The validity of women’s right to vote is almost universal now – no nation can withhold franchise from females without suffering a severe blow to their prestige in the international arena. Yet suffrage is not where the issue begins and ends – granting the right to vote legally is one matter and ensuring it in practical reality is another. The traditional appropriation of politics as a ‘male’ sphere has entrenched patriarchal structures that encourage men to be more participative than women.
The scenario in India is no different, with female voting rates lower than those of male voting ratios. The gap is becoming smaller and smaller, as the 2014 elections demonstrated, but numbers conceal important macro-l
Interestingly, it is strongly believed the number of Women who are registered to vote this year, though lower than the men registered to vote, will surpass the men in participation.
The 2011 census data reveals that 97.2
There are definite regional differences in the patterns of disenfranchisement, with the Hindi belt being the worst off. Uttar Pradesh, Maharashtra and Rajasthan have the lowest female registration rates, with the largest proportion of unregistered female voters from the eligible category. That these states also have some of the worst sex ratios in India is a pertinent fact that is reflected in the voting trend – in Uttar Pradesh, for example, on an average, there are 85,000 women who will not be voting in each constituency. In some states, like Jharkhand, the situation is so grave that for every woman who will be voting, there is another who will not be. Socio-cultural norms are prominent reasons why women may refrain from voting, as are traditional biases that relegate women to the ‘private’ sphere of the home.
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Interestingly, it is strongly believed the number of women who are registered to vote this year, though lower than the men registered to vote, will surpass the men in participation. The higher turnout expected for women could be due to various reasons, with increased awareness and higher education coming off at the forefront. The demand for better representation for women may also be a huge encouraging factor for women to exercise their electoral rights. Another positive sign is that in some of the smaller states, the number of women registered to vote is higher than the proportion of men registered. While further research is required to ascertain the exact reasons for this, a cursory glance pushes regional variations in attitude and culture to the forefront.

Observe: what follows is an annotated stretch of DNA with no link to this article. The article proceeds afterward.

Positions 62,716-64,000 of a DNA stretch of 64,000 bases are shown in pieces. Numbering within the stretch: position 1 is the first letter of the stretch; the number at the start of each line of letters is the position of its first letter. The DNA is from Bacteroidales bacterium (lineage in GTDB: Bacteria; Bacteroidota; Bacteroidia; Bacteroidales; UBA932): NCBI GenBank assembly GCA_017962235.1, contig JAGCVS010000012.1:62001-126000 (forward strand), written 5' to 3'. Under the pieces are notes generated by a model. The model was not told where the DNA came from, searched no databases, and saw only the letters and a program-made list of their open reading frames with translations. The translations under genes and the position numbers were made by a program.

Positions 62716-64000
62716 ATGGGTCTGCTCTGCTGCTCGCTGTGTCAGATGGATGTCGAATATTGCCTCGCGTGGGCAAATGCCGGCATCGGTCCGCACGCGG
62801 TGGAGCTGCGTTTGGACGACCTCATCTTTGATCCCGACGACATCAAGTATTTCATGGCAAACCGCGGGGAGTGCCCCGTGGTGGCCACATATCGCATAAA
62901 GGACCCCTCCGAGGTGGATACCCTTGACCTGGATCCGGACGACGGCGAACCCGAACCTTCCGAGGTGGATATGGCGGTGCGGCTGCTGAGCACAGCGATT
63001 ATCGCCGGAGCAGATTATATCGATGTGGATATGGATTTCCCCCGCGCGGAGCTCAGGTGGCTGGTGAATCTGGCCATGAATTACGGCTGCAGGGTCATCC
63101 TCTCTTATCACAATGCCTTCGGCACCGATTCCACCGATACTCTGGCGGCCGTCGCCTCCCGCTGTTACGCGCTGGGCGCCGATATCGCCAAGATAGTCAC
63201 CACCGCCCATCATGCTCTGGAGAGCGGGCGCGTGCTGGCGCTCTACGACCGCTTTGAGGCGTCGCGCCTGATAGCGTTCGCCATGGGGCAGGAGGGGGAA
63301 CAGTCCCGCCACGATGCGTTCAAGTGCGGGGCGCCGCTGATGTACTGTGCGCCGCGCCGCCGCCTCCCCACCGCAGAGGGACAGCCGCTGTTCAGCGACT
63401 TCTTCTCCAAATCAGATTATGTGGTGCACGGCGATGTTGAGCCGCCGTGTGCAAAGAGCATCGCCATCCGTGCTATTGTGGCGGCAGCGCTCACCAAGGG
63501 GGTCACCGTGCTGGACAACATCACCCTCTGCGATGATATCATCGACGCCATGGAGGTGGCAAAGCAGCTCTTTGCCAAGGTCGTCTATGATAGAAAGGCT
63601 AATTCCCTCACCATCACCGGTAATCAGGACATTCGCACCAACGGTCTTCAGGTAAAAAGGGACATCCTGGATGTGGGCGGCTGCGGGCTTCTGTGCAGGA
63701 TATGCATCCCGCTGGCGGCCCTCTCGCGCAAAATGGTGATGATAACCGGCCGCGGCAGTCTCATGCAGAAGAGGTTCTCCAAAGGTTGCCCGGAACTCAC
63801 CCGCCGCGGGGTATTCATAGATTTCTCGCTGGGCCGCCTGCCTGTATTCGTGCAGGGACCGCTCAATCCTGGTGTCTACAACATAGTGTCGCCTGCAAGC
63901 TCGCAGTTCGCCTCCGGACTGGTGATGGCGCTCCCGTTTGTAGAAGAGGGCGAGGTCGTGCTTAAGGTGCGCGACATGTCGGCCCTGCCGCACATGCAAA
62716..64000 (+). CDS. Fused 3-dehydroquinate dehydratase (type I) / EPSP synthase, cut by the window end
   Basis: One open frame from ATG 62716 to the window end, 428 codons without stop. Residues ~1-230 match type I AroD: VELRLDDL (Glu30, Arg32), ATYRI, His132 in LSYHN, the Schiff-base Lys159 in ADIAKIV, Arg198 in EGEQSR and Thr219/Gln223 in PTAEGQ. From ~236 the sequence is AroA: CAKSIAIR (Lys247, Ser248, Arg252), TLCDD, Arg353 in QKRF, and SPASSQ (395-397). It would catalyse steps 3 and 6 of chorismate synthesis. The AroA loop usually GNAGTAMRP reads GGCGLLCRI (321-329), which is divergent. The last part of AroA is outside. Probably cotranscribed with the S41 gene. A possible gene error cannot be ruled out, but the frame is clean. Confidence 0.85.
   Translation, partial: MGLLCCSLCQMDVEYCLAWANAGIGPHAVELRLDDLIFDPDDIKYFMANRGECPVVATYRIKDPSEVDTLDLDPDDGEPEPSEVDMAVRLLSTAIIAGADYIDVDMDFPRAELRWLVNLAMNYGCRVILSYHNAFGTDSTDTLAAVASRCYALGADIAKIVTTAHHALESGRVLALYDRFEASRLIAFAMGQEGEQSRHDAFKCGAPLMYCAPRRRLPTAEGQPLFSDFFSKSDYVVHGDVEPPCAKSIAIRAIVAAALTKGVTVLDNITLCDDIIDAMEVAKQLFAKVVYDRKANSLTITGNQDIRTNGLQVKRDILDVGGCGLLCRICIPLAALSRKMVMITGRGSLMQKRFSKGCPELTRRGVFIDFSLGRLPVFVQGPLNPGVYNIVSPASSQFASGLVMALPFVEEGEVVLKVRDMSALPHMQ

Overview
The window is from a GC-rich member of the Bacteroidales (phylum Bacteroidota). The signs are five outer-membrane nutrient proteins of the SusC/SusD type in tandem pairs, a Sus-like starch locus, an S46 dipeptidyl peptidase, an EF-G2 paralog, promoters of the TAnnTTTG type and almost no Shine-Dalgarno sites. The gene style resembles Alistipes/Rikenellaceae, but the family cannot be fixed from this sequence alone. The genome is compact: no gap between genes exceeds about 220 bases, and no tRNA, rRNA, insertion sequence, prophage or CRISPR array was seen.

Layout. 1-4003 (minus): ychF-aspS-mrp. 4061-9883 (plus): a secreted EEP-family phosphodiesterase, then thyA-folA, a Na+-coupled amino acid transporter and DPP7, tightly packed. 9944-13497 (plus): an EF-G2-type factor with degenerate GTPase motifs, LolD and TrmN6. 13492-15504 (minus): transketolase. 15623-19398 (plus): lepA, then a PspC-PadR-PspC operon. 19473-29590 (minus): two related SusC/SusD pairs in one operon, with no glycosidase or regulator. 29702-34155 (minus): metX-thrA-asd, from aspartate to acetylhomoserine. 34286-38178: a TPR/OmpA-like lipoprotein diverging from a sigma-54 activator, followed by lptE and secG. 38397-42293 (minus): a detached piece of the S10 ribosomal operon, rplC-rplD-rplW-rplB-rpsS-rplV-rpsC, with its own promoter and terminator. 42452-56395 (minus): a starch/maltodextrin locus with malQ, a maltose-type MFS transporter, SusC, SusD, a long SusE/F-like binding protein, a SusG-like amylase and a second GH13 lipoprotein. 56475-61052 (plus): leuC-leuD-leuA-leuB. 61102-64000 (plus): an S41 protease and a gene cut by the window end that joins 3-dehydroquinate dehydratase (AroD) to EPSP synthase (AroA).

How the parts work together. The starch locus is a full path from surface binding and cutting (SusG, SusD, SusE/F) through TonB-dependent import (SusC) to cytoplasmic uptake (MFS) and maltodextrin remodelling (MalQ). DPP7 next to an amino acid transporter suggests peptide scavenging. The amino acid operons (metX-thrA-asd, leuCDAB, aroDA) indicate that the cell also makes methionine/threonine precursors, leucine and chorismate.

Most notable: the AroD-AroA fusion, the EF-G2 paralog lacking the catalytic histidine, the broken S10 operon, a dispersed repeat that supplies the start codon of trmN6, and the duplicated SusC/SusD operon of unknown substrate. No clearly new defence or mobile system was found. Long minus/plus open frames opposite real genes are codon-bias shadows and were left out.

The demand for better representation for women may also be a huge encouraging factor for women to exercise their electoral rights.
Thus, the 2019 elections pose a contradiction – a lower registration rate but an, estimated, greater turnout for women. The political backdrop is getting more complicated in each successive election year, and extra efforts need to be made to educate females to exercise their franchise – norms do not disappear in a day, nor are cultural prescriptions easy to overcome.
The question is how do you overcome these barriers, then? Do you make special allowances for women – such as allowing them to directly vote at polling stations, without registering beforehand, if they can prove they are 18 or above? Does it involve concerted innovation from the Election Commission, which has come out with and more measures to involve women in the voting process, before each election? Or does it entail greater incentives from the government itself, in terms of schemes that favour women’s involvement in the political process?
It is tricky to pinpoint the best method, it is debatable if there even is one carte blanche route to increase women’s participation in the democratic enterprise, but the fact that energies need to be concentrated to overcome the lower registration rates of
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